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Grocery costs vary widely from store to store
The stores included were: ALDI, Cub Foods, Lunds, Rainbow Foods, Seward Co-op, Target, Trader Joe’s, Wal-Mart, and Whole Foods Market. We looked at "regular" and organic foods. Almost all of Whole Foods, Trader Joes and the Seward Co-ops’ products were organic foods, so they were not included in the comparison for the bag of "regular" products.
Our first price comparison was for a bag of non-organic products at each store. We looked for the lowest price available for each product. Products included bread, milk, eggs, carrots, apples, peanut butter, spaghetti, canned green beans, canned tomatoes, chicken noodle soup, ground beef, and chicken.
What we found
Lunds and Target were the most expensive stores for regular products, within a few cents of each other. Cub was the third most expensive store for regular products. Rainbow and Wal-Mart were quite a bit less expensive and ALDI was the least expensive, with the same bag of groceries costing almost $10 dollars less at ALDI than at Lunds and Target.
Our next price comparison was for a bag of organic products at each store. ALDI does not carry any organic products, so they were left out of this comparison. The bag of organic products only included items that were available at all the stores.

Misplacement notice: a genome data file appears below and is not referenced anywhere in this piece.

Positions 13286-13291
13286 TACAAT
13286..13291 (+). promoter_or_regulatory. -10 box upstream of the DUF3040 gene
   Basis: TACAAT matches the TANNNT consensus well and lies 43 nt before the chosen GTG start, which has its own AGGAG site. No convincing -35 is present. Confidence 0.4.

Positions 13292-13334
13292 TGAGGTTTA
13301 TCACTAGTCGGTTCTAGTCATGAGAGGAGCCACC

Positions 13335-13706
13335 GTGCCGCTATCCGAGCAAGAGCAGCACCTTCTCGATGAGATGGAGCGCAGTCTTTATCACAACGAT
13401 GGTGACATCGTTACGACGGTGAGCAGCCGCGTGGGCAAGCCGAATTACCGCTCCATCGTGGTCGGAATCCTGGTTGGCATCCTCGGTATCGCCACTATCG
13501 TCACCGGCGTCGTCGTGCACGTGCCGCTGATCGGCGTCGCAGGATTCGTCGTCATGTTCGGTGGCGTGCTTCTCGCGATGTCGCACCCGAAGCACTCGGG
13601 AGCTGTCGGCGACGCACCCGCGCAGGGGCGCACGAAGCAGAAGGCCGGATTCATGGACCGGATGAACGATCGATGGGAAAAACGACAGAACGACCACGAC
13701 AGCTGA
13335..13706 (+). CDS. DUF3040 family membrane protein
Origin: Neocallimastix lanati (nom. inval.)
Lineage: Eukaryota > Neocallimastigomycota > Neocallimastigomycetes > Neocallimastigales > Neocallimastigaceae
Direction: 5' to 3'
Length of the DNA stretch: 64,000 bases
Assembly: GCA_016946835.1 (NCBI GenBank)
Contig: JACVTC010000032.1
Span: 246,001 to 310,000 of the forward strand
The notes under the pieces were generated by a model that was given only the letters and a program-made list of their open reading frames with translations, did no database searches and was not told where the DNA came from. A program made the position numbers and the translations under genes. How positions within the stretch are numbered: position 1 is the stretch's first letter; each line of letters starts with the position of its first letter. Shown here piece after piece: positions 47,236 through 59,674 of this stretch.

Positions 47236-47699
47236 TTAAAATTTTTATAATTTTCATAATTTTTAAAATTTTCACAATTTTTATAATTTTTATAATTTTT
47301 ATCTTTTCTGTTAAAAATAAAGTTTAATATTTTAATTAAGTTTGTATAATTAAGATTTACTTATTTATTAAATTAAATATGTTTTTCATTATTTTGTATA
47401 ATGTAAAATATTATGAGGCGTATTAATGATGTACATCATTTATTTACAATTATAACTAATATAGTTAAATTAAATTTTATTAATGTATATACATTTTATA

The Seward neighborhood co-op was the most expensive place to buy all organic products. Rainbow, Lunds, Wal-Mart and Cub were all within a dollar of each other. Trader Joes and Target were slightly less expensive, but Whole Foods was the least expensive place to buy a bag of these organic items.
Organic products are more expensive than regular products at every store. Cub had the smallest price difference between regular and organic products – only about four dollars. A bag of organic products at Wal-Mart was more than twice as much as a bag of the same non-organic products. Organic products were almost twice as much at Lunds. Organic products were also more expensive at Target and at Rainbow, around five and eight dollars more, respectively.
• Do our findings track with your experience in grocery shopping?
• What are the non-price factors that you consider when shopping for groceries? Do you find quality differences between stores? Do you look for locally grown produce? Do you care about whether store employees belong to a union or get health insurance benefits?
• What strategies do you have for cutting grocery bills? Do you shop sales, use coupons, buy only certain foods?
Send us your thoughts, comments, opinions ... and we'll follow up in a future article.
[Research for this article was done by interns and volunteers including Ellen Frazel, Tim Lehman, Casey Merkwan, Ashely Siebels, and Mysti Strege.]